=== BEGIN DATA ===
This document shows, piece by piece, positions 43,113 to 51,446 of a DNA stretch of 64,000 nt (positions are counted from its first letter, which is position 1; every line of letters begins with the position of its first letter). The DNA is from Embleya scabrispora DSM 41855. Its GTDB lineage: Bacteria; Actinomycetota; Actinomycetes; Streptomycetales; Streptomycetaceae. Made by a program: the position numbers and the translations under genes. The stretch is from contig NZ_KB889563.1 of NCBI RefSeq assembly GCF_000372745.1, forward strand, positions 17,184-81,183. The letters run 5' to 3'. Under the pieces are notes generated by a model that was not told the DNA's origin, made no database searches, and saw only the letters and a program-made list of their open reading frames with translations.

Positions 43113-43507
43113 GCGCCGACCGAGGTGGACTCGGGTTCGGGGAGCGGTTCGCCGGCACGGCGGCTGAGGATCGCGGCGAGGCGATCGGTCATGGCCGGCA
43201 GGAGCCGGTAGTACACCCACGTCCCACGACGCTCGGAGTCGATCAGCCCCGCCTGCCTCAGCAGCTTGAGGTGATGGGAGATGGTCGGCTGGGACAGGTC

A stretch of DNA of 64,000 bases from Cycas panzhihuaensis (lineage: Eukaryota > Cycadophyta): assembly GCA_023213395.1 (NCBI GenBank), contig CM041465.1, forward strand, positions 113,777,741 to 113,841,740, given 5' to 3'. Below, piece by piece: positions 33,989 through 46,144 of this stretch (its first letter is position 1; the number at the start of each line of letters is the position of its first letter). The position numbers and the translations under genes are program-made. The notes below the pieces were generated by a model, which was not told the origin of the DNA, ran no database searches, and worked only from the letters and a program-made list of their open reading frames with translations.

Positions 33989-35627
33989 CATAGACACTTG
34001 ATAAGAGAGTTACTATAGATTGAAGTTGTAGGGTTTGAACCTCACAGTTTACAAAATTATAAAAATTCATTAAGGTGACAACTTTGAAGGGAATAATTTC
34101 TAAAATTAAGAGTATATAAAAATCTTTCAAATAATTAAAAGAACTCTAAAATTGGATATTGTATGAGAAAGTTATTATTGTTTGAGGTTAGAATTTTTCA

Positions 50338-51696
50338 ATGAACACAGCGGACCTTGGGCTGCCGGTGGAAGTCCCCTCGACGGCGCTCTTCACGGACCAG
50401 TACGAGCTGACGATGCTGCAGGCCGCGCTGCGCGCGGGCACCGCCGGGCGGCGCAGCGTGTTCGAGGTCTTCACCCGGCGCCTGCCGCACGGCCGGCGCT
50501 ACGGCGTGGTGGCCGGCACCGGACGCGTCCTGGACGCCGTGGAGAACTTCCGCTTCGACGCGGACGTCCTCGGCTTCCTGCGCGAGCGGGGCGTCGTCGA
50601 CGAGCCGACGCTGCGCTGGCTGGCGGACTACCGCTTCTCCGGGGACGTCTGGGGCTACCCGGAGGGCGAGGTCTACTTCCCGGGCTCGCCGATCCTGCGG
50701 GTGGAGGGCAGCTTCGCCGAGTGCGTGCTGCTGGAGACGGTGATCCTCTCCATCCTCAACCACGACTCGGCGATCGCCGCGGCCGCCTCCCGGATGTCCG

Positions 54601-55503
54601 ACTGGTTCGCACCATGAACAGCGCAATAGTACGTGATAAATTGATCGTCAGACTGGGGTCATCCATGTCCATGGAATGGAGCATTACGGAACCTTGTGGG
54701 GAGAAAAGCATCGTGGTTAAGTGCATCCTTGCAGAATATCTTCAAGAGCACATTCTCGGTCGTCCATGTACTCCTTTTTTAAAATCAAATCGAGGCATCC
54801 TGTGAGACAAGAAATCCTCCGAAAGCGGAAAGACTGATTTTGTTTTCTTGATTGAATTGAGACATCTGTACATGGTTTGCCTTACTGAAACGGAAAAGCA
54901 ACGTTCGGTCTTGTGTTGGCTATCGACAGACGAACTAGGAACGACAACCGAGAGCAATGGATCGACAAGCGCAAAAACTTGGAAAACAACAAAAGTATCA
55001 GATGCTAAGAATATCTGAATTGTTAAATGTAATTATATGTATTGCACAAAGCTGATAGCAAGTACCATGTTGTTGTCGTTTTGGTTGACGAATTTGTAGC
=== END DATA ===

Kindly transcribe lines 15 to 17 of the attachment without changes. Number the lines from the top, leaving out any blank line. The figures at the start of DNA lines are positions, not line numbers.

50701 GTGGAGGGCAGCTTCGCCGAGTGCGTGCTGCTGGAGACGGTGATCCTCTCCATCCTCAACCACGACTCGGCGATCGCCGCGGCCGCCTCCCGGATGTCCG

Positions 54601-55503
54601 ACTGGTTCGCACCATGAACAGCGCAATAGTACGTGATAAATTGATCGTCAGACTGGGGTCATCCATGTCCATGGAATGGAGCATTACGGAACCTTGTGGG